Women are a rare sight at the headquarters of Saudi Aramco, and they’re almost never seen in the oilfields. Hiba Dialdin wants to change that—even if it means changing the entire corporate culture of the largest petroleum conglomerate on Earth.
Dialdin, a petroleum engineering consultant at Saudi Aramco, was one of five women to speak January 13 in Abu Dhabi at a panel during the Atlantic Council’s Global Energy Forum. The discussion coincided with the release of the Council’s report, “Energy: Driving Force Behind Increasing Female Participation in the Gulf?”
“This report looks at the importance of female participation in the workforce of [Gulf Cooperation Council] countries such as Saudi Arabia, Kuwait, Qatar, and the United Arab Emirates,” said Bina Hussein, an associate director in the Atlantic Council’s Global Energy Center and the author of the report. “I looked at energy because it’s the backbone of these nations’ economies. And if that’s the most important sector, it should also set an example for the rest of the country.”
According to the report, the UAE ranks as the best-performing Gulf nation on the 2017 Global Gender Gap Index, and the second-best in the Arab world, outranked only by Tunisia. As of 2015, the Abu Dhabi National Oil Company (ADNOC)—the UAE’s state-owned energy utility—had more than 65,000 employees, of which 34.1 percent were Emirati and 10.3 percent were female.
By contrast, of Saudi Aramco’s 65,000 employees, about 85 percent are Saudis. But only 8 percent of that 85 percent are women, according to Dialdin.
“This is something the company recognizes needs to change,” she said. “In 2016, we signed up with the World Economic Forum’s call to action on bridging the gender gap, narrowing it down and increasing the number of women in the workforce.”
Saudi Aramco had already established two initiatives—Women in Business and Women in Leadership—resulting in eighty-four female executives by 2015. Yet Aramco has never been led by a woman, nor do women occupy any positions on the Aramco’s board of directors or its corporate management team.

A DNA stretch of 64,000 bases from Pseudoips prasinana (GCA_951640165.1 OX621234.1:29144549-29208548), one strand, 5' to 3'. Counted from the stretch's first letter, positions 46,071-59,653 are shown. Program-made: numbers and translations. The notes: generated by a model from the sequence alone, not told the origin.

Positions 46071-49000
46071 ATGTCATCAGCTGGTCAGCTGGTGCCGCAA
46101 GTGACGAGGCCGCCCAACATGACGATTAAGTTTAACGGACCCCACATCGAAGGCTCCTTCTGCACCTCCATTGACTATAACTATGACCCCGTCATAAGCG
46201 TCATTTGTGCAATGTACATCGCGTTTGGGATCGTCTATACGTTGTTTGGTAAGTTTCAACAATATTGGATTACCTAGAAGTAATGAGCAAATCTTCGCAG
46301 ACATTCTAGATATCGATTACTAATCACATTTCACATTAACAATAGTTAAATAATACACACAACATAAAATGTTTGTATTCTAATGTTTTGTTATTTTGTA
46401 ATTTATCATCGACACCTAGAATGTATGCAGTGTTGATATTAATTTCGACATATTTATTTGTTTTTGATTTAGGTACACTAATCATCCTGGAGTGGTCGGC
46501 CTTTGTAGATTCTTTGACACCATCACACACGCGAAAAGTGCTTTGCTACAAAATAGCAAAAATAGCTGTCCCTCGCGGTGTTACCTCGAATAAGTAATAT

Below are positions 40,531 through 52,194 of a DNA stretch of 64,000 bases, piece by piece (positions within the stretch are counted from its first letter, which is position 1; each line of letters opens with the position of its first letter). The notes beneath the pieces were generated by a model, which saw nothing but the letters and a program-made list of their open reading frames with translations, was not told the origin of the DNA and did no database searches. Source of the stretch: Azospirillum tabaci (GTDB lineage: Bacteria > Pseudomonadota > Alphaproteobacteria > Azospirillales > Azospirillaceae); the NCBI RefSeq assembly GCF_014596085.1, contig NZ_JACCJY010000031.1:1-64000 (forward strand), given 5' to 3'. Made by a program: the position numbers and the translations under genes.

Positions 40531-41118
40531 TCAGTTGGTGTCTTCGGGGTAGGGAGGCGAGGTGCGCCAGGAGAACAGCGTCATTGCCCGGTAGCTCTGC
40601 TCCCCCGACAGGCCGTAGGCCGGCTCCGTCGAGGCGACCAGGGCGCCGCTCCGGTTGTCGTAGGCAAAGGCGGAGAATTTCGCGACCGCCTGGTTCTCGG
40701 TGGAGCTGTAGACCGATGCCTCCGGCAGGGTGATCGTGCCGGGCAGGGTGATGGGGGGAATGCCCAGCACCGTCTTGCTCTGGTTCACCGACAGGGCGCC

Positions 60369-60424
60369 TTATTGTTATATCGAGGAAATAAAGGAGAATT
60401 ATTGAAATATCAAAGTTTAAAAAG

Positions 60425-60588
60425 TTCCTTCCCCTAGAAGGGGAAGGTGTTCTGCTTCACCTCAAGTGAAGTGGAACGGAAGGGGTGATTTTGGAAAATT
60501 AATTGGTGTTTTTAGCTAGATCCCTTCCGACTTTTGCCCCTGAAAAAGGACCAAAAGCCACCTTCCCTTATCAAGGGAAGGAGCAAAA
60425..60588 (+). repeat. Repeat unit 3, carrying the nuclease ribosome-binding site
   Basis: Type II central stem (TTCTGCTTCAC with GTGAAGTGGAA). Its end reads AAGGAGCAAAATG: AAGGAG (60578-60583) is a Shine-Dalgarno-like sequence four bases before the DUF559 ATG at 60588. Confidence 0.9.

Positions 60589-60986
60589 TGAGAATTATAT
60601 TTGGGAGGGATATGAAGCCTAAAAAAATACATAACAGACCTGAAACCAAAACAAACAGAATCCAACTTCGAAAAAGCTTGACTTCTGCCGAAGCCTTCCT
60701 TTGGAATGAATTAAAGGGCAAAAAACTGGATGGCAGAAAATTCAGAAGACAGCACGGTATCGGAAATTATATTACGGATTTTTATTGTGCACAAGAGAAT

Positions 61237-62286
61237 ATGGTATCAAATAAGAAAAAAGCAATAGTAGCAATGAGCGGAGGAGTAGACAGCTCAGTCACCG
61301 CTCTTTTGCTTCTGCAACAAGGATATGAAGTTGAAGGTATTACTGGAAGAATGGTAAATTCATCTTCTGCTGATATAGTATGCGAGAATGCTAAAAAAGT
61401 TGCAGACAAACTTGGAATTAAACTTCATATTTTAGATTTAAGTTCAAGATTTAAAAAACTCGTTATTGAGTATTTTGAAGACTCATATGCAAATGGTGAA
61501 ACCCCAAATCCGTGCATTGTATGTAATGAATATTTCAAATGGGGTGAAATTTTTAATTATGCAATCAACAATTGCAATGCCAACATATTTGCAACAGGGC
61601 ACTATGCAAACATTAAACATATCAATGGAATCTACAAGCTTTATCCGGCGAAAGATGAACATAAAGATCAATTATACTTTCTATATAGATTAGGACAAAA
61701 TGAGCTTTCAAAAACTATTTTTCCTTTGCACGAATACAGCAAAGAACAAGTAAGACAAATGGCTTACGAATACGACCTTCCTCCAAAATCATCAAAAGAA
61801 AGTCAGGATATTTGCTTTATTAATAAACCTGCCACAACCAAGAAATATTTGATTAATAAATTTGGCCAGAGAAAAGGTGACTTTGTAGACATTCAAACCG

“The company is aware of its track record, and there really is a push to include more women. This is something that’s definitely on the radar,” Dialdin said. To that end, Saudi Aramco has launched a high-school outreach program to lure more girls into STEM [science, technology, engineering and math] programs, and explain what it means to be an engineer or a scientist.
“We send out about 200 to 300 students every year to colleges, and we mandate that 25 percent of them must be women—mostly in the science fields,” Dialdin said. But the main obstacle to further progress, she said, remains Saudi Arabia’s deeply conservative Islamic culture.
“Most of the time, this attitude is out of protection for their daughters. Parents don’t want them to work in a dirty oil field,” she said. “But this outreach program helps. As society becomes more educated and Vision 2030 takes off, you’re going to see a reduction in the number of people who actually think this way.”
A perhaps deeper problem is encouraging women to be confident in their own abilities.
Citing a recent study, Dialdin said that when offered a new job opportunity, a man will grab it even if he has only 60 percent of the training and experience necessary for that job, “whereas a woman feels she has to have 100 percent of that knowledge and experience” before accepting the offer.
“Until now, most [Saudi] men and even some women see women as somehow less than [men],” she said. “They still do not have the idea that women can do whatever job a man can do.”
Tel Aviv-based journalist Larry Luxner is news editor of The Washington Diplomat. Follow him on Twitter @LLuxner.